Billy Corgan, aka William Patrick Corgan, is having his Blues Brothers moment. He’s getting the band back together, sort of. Like everything in the world of the Smashing Pumpkins since the ‘80s, the latest reunion of the almost all-original lineup comes with enough melodrama to fill a 10-ton tour bus hurtling over a cliff.
The Pumpkins announced Thursday that there would be a tour, including an Aug. 13 stop at the United Center (tickets ranging in price from $29 to $125 go on sale 11 a.m. Feb. 23 via Live Nation). The band will include three-fourths of the original lineup: Corgan; drummer Jimmy Chamberlin, who has been in and out of the band several times since the beginning; and James Iha, whose Pumpkins membership was revoked nearly two decades ago.
Still missing in action, though, is original Pumpkins bassist D’arcy Wretzky, who in recent days said she was asked by Corgan to be part of the reunion, then claimed she was uninvited. The band responded that Wretzky “has repeatedly been invited out to play with the group, participate in demo sessions, or at the very least, meet face-to-face, and in each and every instance she always deferred.”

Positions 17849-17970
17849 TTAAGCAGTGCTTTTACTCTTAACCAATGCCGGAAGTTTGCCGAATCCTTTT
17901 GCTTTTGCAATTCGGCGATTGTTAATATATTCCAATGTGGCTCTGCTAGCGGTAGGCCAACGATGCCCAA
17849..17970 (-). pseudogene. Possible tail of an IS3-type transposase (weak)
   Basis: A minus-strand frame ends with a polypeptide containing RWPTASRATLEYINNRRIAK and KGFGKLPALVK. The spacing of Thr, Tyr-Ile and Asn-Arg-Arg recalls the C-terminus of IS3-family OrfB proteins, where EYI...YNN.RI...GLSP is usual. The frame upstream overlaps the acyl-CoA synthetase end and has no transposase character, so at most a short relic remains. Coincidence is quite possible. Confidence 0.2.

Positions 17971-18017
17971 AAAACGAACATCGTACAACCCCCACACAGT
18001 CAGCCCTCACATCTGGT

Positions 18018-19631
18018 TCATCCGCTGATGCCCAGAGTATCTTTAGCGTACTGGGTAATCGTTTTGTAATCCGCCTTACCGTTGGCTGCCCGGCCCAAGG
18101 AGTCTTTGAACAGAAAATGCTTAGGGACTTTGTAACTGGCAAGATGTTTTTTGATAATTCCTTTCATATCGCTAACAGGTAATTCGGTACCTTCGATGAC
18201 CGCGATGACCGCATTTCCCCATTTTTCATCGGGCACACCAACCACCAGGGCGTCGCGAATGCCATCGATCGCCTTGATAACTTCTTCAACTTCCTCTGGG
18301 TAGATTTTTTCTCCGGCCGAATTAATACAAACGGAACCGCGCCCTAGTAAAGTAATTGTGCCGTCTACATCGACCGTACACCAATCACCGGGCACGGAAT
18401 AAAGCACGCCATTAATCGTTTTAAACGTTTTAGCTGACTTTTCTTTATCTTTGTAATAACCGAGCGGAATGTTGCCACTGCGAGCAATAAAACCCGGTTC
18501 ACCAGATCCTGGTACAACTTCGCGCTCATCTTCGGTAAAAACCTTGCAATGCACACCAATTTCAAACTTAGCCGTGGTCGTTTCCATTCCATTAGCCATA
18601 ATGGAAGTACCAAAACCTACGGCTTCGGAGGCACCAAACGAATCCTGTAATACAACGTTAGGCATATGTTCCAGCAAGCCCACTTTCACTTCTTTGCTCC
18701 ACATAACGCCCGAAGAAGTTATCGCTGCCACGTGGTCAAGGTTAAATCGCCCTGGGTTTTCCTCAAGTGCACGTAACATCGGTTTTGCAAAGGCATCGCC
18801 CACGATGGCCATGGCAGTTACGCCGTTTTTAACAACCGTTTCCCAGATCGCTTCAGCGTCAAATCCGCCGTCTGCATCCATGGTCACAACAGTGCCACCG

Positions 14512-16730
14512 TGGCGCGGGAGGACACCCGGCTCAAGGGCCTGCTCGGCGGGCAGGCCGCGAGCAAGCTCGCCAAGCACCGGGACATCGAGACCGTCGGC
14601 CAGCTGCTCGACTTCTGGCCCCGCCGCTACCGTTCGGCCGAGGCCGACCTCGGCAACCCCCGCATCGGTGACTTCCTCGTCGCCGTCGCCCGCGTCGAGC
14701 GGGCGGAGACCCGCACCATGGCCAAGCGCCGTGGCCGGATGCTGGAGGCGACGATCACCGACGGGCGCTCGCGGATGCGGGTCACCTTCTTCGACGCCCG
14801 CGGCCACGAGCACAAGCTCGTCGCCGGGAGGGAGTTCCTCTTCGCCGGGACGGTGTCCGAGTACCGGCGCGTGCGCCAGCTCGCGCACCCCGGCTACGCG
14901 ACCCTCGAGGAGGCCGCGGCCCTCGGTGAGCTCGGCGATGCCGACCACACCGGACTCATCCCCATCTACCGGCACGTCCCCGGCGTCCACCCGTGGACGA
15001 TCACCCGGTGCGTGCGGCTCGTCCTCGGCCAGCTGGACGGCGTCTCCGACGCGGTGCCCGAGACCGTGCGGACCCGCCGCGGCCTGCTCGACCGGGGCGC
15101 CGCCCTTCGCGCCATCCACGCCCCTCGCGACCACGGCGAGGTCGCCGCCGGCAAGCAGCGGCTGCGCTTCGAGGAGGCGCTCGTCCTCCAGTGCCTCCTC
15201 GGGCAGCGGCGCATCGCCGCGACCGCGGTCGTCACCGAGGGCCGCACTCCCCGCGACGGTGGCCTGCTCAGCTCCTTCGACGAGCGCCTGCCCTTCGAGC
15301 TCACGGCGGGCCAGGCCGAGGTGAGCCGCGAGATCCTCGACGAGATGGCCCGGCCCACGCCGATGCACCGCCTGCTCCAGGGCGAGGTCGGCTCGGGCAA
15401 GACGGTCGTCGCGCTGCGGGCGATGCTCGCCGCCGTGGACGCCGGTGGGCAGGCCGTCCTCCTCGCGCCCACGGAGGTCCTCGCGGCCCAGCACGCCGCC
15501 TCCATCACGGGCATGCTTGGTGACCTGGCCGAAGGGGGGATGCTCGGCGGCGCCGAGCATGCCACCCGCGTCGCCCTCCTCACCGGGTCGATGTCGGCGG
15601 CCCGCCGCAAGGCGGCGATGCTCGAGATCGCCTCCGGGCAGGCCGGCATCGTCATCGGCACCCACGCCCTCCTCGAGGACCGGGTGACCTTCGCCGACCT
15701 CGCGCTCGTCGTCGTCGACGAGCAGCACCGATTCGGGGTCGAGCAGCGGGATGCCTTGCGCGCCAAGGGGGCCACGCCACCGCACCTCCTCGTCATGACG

Wretzky responded Wednesday in an interview with Alternative Nation that Corgan “didn’t want me there” as part of the recording sessions for the new album and that even though she discussed joining the band on tour with Corgan, he had already hired Jack Bates, the son of New Order bassist Peter Hook, to play bass. “It was just unbelievable, really just disgusting,” she said. Bates’ role in the band has not been confirmed by the Pumpkins.
Is it possible to be sick of a reunion before it even begins? Of course, a strong new album by the partially reunited lineup would quell some of the grumbling, but the real impetus of most reunions is to revisit past glories. The notion of a Corgan-Chamberlin-Iha-Wretzky lineup playing ‘90s hits such as “Today” and “1979” has been a cash-in dream for rock promoters since the band began splintering in the mid-‘90s, soon after “Mellon Collie and the Infinite Sadness” made the Chicago quartet one of the most successful rock bands in the world. Driven to fame and madness under Corgan’s leadership, the band has really never been the same since, and the singer-guitarist has been outspoken in the past about his distaste for becoming a nostalgia act.
Corgan carried the Pumpkins “brand” forward as essentially a solo act for two decades with Chamberlin contributing at various points. The last Pumpkins album, “Monuments to an Elegy” in 2014, included no original members except Corgan. His primary collaborator was Jeff Schroeder, a guitarist who remains part of the new lineup.
Though a tour even with a partial Pumpkins lineup is bound to stir up alternative-rock-era memories, the band’s future likely hinges on the next album. Corgan has been posting on Instagram describing sessions that include producer Rick Rubin, who has specialized in helping veteran artists such as Johnny Cash, the Red Hot Chili Peppers and Black Sabbath preserve or regain career momentum. Can he do the same for the Pumpkins?
Greg Kot is a Tribune critic.